How To Set Clear Expectations

Photo by Brooke Lark on Unsplash

You invested time and money recruiting a new staff member and now it’s coming up to the end of the probationary period. You are feeling frustrated because they are not performing as you want them to and you feel let down.

You really want this to work and the thought of spending many more months trying to re-recruit leaves you cold. The good news is that it’s possible to turn the situation around quickly once you get clear on how your own way of managing people may be contributing to the problem.

Too often managers fail to communicate the goals and requirements of the team but instead leave them unsure what to do and how to do it.  It’s remarkable just how much time and money an organisation can waste because a manager fails to set clear expectations for the people they employ. There appears to be a mistaken belief that an employee should know – after all they are intelligent.

But in my experience not setting clear expectations results in anxiety, hesitation, lack of performance and miscommunications.

Properly setting expectations for team members will set standards for excellence and results. Here are a few simple tips on how to do this:

1) Start with a vision of how you want the end result to look like. Not just what you want done but the results you want to achieve when the project is completed.

2) Keep your focus on the desired outcomes, not on describing each and every step to follow. Your goal is to guide, not to control. Letting individuals find their own route encourages them to use their strengths to their fullest potential.

3) Tie the mission of the project to each team member’s tasks (and organisational goals where possible). People want to know that their role, whether large or small, makes a difference.

4) Give feedback – and often! In the absence of timely feedback people invent all sorts of stuff and much of this impacts negatively on performance and mental health. Feedback along the way sound more like coaching, not like punishment. You can tell a person a couple of things you like about what they are doing and, if appropriate, one thing you would like to see more or less of.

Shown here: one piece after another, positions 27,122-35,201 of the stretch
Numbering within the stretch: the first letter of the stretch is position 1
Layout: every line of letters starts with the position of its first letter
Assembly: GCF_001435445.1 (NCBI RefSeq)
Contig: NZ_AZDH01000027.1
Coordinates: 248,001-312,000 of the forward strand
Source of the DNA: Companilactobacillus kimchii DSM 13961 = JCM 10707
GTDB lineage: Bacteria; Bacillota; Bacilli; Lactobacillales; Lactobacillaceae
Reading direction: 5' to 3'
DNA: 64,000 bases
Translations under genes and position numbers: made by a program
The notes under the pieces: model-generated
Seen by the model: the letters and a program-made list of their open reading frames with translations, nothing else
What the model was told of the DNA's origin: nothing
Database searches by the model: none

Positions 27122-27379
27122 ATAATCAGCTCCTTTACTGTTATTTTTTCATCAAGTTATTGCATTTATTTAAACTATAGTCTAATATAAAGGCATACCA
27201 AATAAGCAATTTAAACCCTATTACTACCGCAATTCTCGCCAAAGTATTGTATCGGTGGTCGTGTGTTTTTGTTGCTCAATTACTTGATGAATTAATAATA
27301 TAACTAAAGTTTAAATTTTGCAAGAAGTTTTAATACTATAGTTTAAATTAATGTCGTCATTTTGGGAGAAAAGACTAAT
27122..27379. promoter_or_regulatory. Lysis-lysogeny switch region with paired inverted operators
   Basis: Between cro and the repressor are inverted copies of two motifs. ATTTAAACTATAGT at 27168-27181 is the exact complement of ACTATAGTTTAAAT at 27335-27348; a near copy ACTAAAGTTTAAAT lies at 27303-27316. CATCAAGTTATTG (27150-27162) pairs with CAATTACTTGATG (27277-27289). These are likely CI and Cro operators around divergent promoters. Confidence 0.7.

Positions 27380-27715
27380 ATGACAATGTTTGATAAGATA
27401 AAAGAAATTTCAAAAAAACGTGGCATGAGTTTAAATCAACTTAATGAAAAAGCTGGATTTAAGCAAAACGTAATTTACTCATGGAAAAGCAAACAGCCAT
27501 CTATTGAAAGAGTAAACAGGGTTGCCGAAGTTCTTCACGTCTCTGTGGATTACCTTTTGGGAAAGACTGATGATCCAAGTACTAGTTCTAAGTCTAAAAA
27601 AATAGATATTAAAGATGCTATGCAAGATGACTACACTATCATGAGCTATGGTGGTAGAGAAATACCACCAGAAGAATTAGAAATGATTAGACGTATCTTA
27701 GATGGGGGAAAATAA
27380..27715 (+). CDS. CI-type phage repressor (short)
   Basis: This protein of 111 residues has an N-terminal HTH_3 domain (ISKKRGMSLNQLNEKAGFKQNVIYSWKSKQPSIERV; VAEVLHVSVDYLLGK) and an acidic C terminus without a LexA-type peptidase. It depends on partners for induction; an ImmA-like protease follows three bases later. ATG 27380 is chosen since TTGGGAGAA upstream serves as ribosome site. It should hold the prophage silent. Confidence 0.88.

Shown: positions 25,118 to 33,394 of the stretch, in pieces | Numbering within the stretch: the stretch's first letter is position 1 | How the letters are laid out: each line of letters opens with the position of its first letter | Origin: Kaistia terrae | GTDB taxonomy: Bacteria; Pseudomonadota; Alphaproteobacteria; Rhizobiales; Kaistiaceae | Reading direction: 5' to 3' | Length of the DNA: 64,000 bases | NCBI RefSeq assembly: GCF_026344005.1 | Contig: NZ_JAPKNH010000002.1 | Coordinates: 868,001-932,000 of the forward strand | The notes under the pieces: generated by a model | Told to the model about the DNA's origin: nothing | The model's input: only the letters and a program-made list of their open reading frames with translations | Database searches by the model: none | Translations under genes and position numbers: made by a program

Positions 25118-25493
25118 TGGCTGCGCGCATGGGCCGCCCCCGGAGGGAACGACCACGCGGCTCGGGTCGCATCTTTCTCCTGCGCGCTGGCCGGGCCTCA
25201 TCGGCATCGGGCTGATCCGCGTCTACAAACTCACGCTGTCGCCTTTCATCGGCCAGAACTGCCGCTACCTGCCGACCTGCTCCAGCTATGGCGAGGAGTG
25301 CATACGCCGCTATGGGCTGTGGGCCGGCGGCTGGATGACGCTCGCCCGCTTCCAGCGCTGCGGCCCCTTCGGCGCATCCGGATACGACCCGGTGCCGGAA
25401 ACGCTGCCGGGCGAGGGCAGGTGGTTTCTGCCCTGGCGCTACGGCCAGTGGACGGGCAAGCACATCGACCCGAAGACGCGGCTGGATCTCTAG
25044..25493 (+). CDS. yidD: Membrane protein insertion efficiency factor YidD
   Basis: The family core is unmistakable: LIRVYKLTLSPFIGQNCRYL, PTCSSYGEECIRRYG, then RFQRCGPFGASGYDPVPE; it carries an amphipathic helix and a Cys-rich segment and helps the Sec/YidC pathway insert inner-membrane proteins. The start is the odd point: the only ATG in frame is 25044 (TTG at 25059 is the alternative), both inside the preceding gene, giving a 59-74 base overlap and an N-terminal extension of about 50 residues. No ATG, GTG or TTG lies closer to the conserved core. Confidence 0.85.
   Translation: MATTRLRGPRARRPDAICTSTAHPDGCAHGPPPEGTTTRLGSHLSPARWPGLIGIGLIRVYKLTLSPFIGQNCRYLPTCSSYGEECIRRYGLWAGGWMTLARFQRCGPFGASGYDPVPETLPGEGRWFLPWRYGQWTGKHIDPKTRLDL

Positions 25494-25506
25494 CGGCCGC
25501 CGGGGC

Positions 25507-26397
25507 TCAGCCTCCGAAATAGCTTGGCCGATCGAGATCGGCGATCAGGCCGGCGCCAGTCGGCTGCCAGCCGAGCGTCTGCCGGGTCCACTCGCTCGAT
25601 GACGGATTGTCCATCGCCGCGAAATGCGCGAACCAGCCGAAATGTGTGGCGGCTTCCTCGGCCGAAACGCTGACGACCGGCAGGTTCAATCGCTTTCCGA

For example “Your did a great job of presenting the findings to the board last week and fielding the subsequent questions. Going forward I’d like to see you doing more of this with our external stakeholders….”

5) Give positive reinforcement (don’t mix negative and positive). Mention the thing you like and you’ll get more of it. Be specific and prompt. Check out the HBR article on giving praise in culturally diverse organisations.

6) Ensure people are clear about where their accountability lies for a project. Where are the boundaries? When do they have the authority to make decisions? And when do they need to seek another persons input before moving forward?

It’s not rocket science and yet many people forget these simple things. So if you want some help examining where your own behaviour may be contributing to someone else’s poor performance and lack of productivity then get in contact and book a clarity session and we will work together to get things back on track.

Over to you…

What tips and advice do you have for others about setting expectations? Leave a comment below.